Gate: If you could advise President Obama, who would you select as the next Supreme Court justice?
Wood: I don't think I could ever do that, actually, because it's such a personal decision for the president. There are pros and cons for each, and looking at ideas about where somebody comes from and diversity among the nine justices is a good idea. I will say that looking at my own court, having people with different backgrounds and from different places enriches our discussions and really makes us a better court. So I suspect the president is well aware of that as he goes through this process.
Gate: How do you view the relationship between the three branches of government? Do you have any concerns about the Court’s lack of implementation powers?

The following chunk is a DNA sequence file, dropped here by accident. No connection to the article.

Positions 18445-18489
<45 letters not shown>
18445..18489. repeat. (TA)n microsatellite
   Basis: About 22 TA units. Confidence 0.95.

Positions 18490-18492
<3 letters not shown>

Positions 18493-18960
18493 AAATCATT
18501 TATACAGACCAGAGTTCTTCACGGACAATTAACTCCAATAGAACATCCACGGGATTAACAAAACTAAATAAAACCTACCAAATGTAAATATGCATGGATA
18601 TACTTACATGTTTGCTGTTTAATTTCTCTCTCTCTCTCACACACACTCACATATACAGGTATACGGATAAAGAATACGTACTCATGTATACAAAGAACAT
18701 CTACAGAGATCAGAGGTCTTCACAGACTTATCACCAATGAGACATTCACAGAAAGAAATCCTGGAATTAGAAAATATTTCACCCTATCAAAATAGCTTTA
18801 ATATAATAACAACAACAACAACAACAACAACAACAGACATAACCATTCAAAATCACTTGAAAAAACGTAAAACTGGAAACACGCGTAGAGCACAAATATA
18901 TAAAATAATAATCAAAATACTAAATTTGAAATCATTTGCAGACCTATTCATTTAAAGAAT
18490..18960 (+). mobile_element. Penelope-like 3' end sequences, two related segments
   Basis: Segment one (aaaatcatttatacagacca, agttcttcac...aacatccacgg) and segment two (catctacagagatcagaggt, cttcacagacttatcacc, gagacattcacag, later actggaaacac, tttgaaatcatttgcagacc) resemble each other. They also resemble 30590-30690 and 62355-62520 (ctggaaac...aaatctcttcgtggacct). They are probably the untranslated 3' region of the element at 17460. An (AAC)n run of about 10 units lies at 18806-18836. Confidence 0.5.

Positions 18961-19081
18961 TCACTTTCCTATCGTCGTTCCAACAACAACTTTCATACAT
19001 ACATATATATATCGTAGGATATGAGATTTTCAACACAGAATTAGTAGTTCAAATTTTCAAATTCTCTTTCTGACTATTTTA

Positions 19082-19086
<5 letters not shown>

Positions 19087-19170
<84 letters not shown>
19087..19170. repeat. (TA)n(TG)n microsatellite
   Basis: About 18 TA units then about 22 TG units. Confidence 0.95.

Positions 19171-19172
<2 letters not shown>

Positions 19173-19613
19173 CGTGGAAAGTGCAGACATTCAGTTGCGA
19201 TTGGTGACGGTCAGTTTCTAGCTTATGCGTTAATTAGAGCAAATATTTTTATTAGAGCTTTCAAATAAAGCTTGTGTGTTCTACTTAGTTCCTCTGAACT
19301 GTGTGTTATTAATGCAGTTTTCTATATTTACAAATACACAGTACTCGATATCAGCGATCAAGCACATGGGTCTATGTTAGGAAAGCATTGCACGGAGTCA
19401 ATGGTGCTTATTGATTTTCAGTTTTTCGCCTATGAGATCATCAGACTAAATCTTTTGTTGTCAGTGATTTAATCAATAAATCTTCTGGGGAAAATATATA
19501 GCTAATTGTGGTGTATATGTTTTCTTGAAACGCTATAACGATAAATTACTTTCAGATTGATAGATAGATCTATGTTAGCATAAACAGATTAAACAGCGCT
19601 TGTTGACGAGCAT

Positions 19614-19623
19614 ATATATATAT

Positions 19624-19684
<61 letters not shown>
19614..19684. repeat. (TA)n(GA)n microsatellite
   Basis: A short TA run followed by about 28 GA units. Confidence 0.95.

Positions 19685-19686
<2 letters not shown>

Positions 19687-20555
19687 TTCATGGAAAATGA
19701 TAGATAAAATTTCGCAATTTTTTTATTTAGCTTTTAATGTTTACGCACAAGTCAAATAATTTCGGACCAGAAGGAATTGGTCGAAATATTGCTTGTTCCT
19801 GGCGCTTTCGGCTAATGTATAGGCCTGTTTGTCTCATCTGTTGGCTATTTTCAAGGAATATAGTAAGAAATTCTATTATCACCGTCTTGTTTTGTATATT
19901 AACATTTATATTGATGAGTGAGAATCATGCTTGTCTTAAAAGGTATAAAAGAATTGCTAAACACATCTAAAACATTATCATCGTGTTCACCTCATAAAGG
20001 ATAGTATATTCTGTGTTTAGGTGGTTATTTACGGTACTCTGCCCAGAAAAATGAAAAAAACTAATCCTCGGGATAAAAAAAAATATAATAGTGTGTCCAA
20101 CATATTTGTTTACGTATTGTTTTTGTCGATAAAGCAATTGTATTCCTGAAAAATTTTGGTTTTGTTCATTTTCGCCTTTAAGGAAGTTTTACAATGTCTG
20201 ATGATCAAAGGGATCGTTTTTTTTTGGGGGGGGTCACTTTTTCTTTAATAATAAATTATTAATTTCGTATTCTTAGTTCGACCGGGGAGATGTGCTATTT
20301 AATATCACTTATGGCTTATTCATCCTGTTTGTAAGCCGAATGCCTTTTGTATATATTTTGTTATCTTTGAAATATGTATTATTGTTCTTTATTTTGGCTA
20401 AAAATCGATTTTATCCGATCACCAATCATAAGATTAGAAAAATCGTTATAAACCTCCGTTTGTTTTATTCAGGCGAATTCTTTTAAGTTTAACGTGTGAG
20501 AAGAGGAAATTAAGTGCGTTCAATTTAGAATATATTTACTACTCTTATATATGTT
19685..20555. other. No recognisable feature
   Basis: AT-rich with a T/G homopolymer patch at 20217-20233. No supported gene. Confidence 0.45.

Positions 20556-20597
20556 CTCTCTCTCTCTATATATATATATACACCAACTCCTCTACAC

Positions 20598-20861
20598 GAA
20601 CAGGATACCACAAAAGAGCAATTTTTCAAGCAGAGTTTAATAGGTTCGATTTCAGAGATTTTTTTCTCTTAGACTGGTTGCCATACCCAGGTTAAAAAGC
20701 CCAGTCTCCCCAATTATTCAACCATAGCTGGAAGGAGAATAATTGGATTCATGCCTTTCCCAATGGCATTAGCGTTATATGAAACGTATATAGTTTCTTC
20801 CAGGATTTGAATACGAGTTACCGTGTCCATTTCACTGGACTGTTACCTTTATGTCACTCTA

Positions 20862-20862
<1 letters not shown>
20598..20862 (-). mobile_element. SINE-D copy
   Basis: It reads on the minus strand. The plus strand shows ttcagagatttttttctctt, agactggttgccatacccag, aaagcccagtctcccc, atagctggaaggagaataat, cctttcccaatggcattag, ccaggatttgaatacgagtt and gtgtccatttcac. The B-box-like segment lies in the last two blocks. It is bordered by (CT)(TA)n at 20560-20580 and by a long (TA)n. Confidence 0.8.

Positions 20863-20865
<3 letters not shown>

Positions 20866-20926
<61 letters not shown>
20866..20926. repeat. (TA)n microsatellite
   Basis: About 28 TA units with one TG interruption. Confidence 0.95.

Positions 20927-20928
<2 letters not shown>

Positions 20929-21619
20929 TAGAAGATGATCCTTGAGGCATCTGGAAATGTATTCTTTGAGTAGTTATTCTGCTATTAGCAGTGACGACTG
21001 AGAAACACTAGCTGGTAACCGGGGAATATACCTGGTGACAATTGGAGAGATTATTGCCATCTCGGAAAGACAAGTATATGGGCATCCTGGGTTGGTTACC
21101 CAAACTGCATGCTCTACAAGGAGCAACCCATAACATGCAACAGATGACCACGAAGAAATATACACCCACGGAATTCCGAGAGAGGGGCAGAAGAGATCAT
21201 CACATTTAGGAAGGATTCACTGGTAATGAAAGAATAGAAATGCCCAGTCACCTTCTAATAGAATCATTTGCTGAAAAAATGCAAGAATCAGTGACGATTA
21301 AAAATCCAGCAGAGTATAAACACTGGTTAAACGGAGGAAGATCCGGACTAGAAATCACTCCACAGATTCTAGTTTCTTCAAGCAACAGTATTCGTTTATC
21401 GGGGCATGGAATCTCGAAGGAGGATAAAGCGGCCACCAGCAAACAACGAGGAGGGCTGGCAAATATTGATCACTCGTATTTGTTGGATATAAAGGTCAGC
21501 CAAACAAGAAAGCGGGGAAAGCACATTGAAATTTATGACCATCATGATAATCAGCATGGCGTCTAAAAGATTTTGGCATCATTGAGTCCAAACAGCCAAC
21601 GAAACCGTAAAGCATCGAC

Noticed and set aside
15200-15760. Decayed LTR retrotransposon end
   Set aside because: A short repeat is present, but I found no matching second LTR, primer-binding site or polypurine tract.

Wood: No, I'm not concerned about that at all, because it's been proven throughout our history that we are a reactive branch of government. We take the cases that come to us. We don't go out there and make up policy. We don't go out there and look for cases—believe me, we have plenty of business as it is, with people bringing their cases to us. I would say for me, after twenty years as a federal appellate judge, I think it's a very good idea for judges to be extremely modest in their constitutional rulings. Let the legislative branch address the topics of the day, the way that people who elected them want those topics to be addressed, because there is flexibility there. I have increasingly come to see that we don't have perfect crystal balls, and that we want to be very careful when we get out there on a limb and make a broad sweeping statement.
Gate: Do you view the main responsibility of the Court as upholding legal precedent or making good social policy?